John Hutton, Secretary of State for Work and Pensions has admitted reforms to the State pension should try and stop the spread of mean-testing to allow people to save with confidence.
Speaking at the Institute for Public Policy Research (IPPR) on ‘The State and the individual: building a lasting pensions settlement’, Hutton said the means-tested Pensions Credit was acting as a disincentive to saving for middle earners, and added it should not “extend further up the income distribution”.
Commenting more on the Pensions Commission’s proposals for State reform, than private pension saving and the National Pension Savings Scheme (NPSS), Hutton said the idea of a “stronger State pension funded by some increase in the state pension age” and acting as a platform for new and low cost savings options, was “absolutely the right basis for the debate”.
Hutton also said to help the 10 million people not saving enough for their retirement a new deal has to be struck between the State and the individual which meets the Government’s five key tests of fairness, affordability, simplicity, sustainability and personal responsibility.
For this to happen Hutton says there needs to be a change in public attitudes and expectations, to make people understand there have to be trade-offs, which could mean working longer and saving more, along with realising “financial prosperity in retirement can not be delivered exclusively by the State.”
He added the Commission’s report identified two key roles for the state, that of a ‘provider’, funding a minimum income which no-one can fall below, while providing a platform to help build private savings, and secondly as an ‘enabler’, offering incentives and regulatory support for private savings.
Hutton again reiterated his belief a rise in the state pension age from 2020 was inevitable, but added affordability still remains the “critical test both for the period from 2010 to 2020 and in the longer term”.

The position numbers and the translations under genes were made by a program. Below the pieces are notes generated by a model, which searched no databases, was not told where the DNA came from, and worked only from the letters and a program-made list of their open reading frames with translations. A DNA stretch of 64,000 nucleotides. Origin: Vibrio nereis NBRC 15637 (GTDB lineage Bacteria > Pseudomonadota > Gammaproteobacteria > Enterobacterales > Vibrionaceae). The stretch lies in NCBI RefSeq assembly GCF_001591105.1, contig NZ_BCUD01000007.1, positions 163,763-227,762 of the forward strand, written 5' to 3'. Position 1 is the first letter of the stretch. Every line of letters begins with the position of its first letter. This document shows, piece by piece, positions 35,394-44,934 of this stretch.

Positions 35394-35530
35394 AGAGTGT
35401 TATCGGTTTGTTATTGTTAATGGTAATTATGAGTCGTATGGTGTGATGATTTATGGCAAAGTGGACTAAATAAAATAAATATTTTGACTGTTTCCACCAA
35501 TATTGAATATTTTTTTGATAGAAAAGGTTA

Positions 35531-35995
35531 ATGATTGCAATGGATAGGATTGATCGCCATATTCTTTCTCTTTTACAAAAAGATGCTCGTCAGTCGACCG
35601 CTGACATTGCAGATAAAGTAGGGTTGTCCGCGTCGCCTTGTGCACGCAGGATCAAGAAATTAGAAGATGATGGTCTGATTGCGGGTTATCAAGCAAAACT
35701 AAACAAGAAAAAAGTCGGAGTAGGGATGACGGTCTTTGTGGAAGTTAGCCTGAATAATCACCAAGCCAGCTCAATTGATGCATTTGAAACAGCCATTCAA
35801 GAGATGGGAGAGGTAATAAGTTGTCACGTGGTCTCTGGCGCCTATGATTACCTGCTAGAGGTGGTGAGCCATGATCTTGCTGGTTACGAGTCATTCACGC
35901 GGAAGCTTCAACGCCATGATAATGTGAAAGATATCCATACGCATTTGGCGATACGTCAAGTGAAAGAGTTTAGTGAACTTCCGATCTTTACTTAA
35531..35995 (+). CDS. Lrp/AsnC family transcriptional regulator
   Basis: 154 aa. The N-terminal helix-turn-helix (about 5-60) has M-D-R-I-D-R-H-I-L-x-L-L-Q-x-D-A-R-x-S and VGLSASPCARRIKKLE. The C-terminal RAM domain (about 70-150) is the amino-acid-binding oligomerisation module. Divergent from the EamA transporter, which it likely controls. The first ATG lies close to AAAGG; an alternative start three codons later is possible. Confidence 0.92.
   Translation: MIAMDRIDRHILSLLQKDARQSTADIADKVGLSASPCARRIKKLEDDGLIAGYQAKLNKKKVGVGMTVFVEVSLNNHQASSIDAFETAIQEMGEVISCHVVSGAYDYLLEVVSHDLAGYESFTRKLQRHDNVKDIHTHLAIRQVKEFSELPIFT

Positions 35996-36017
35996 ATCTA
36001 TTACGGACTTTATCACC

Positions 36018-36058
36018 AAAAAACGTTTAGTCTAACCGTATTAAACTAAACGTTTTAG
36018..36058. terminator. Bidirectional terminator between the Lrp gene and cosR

He also criticised the Commission’s proposal for a universal residency based pension from 2010, to try and improve the pensions rights of women, with Hutton claiming there is a “critical group of women”, currently aged 45 and over who will receive virtually no immediate help from the introduction of such a pension in 2010.
By 2025, Hutton claims the current system will offer 80% of women a full basic state pension, which will only be improved by 5% if a residency pension is introduced, and by the time a virtually universal basic state pension comes into effect after 45 years, he claims the “critical group of women” will be almost completely missed.
Instead, the Secretary of State suggests the focus should be on developing a new contributory principle which gives women a fairer entitlement more quickly, but which could also reverse the projected decline in men’s pension entitlement, calling it a “classic win win for both men and women alike.”
Hutton also championed the introduction of a low cost savings vehicle such as the NPSS, claiming it to be a “key part of any long-term pensions solution”, adding Lord Turner’s proposals for an NPSS “still remains the one to beat”, although he was less confident on the idea of compulsion for employers.
He said the “question of whether to compel employers to contribute is a finely balanced one, especially when considering the potential impact on small businesses.”
But he did admit the State pension reforms needed to give people the confidence to save which means “they must therefore by definition, seek to halt the otherwise inevitable spread of means testing.”
Quoting research from the National Institute for Social and Economic Research commissioned by the Department for Work and Pensions (DWP), Hutton said although the Pensions Credit will still be an “important part of any future pensions settlement”, for many middle-income households it is a disincentive for saving and an extension of the system “was not expected to generate any further benefits”.
Hutton added: “We want future generations to aspire to saving for retirement incomes above the levels of means-testing and that means giving people confidence they are not going to have savings unfairly clawed back through means-tested benefits.”
Alasdair Buchanan, group head of communications at Scottish Life, says it is a positive move Hutton is focusing on the inequalities of the current system, as until the State system is sorted out the introduction of an NPSS or an alternative is just a side-show and should be treated as such instead of as the main event.
He adds: ”It’s welcome the Minister has recognised the problems of means-testing, but to suggest it is acceptable to hold it at the current level, and to suggest, like the Pensions Commission, it is safe for people to enter an NPSS type scheme with this in place is simply not true. This is a small step when we really need a much larger one.”
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